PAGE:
Oregon Statute of Limitations Extensions

Posted by Benjamin P. Melnick | Mar 30, 2021 | 0 Comments


As civil litigators, we must be mindful of an approaching statute of limitations.

If we need to file to protect our clients' claims, we need to know when the time will expire. As it has for many other aspects of life, Covid-19 has created uncertainty around filing in the courts. In direct response to many of those challenges, the Oregon Legislature passed House Bill (“HB”) 4212

How Does HB 4212 Affect Statutes of Limitation?

One key feature of HB 4212 was to allow many civil statutes of limitation—which is the legal timeframe in which a case has to be filed—to be extended so long as the Governor declared Covid-19 to be causing an ongoing emergency. Beginning June 30, 2020, statutes of limitation were tolled—meaning paused—until at least 90 days after the Governor's order declaring a state of emergency would expire.

In other words, so long as Oregon Governor Kate Brown renews the order declaring a State of Emergency, lawsuits can be filed for cases that would otherwise have expired after June 30, 2020.  According to the Oregon State Bar Professional Liability Fund Blog, as of March 19, 2021, the Governor's order will expire May 2, 2021.  90 days after that is July 31, 2021. That is the outside time to when limitations will be extended unless the Emergency Declaration is renewed.


How Does HB 4212 Affect Personal Injury Cases?

The following timeframes are extended:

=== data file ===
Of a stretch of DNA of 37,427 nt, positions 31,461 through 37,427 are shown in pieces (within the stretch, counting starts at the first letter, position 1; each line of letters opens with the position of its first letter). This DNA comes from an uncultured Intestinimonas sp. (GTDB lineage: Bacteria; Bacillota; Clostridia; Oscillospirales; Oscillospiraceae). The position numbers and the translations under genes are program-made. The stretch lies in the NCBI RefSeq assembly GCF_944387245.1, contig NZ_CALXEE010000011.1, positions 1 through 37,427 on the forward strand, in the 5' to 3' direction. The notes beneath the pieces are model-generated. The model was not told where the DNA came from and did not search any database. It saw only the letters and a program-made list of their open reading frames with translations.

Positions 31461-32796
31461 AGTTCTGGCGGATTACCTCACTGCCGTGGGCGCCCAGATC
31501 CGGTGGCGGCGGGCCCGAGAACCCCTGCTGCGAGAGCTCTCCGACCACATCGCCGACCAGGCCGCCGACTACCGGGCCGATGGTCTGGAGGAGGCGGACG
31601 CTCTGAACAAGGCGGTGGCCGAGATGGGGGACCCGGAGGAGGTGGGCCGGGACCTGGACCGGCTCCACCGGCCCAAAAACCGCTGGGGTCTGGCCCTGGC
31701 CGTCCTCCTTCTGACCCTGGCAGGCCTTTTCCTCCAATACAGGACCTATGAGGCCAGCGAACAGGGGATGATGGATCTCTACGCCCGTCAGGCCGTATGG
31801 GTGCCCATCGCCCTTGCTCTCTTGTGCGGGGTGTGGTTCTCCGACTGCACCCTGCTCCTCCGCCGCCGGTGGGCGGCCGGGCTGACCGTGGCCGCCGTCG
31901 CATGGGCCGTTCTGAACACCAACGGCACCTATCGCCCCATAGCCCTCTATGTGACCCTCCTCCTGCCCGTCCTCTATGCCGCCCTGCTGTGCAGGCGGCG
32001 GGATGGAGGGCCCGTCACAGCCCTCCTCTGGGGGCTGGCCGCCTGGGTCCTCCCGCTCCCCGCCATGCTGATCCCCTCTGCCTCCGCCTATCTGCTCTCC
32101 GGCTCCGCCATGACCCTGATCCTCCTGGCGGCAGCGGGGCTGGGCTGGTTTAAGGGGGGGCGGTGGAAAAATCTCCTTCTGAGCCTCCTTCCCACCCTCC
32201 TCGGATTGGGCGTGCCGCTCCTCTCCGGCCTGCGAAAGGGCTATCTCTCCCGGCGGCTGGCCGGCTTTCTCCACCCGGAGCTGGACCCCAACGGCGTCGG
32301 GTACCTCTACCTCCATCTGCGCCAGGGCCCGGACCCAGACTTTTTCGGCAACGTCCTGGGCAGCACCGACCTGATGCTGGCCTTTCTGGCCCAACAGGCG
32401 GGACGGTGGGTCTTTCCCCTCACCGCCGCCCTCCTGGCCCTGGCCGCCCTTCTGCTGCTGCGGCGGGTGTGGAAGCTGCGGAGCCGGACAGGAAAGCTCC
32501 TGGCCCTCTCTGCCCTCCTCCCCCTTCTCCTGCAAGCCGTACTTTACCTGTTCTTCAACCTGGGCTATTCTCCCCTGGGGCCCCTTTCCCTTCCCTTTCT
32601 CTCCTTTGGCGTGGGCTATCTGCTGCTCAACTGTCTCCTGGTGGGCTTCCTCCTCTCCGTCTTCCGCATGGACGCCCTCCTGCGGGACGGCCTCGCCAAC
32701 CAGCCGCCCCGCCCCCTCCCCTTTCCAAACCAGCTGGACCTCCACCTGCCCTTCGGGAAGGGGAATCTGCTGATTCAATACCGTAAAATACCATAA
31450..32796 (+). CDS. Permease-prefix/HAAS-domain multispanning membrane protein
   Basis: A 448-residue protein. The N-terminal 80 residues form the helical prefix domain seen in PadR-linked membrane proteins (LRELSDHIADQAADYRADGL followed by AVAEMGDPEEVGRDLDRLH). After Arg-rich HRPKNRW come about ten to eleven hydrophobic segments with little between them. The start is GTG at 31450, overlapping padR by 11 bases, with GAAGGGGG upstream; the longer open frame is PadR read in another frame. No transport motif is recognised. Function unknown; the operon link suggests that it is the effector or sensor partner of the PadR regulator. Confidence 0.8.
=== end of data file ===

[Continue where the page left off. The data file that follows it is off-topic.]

• Filing a personal injury lawsuit (normally two years from the date of incident)
  • Filing a wrongful death lawsuit (normally three years from the date of incident)
  • Notice of claim to a governmental entity (must normally be done within 180 days of the incident)
  • Other pre-suit notices. For example, a dram shop (aka liquor liability) claim requires notice of claim to be sent to the establishment within 180 days of the date of incident.

Does This Include Uninsured/Underinsured Motorist Time Limits?

No.  UM/UIM cases in Oregon are not tolled. Perfect your statute of limitations for these cases as if Covid were not even in the picture.


So I Should Wait to File My Lawsuits?

Unless there is a compelling reason to do so, filing a lawsuit on time is still the best practice, in my opinion. There has been litigation over whether periods are excluded and motions to dismiss. If it can be done safely using Oregon's e-filing system, bringing a lawsuit earlier is better to protect the statute of limitations.

This bill is a way to save a claim that may be an unrepresented person was not able to resolve or get help on time. Lawyers should file within the appropriate timeframe or risk uncertain litigation about their clients' cases.


About the Author

Benjamin P. Melnick

Ben Melnick joined the firm in 2018. He graduated from Washington State University with a Bachelor's degree in 2010, and went on to earn his Juris Doctorate from Gonzaga University School of Law. In 2016, he was named as the Clark County Bar Association's Rising Star. His practice focuses on personal injury, auto accidents, biking accidents, wrongful death, and insurance disputes. Outside work, Ben likes spend time with his wife outdoors—mostly running, hiking, and skiing—and playing soccer.


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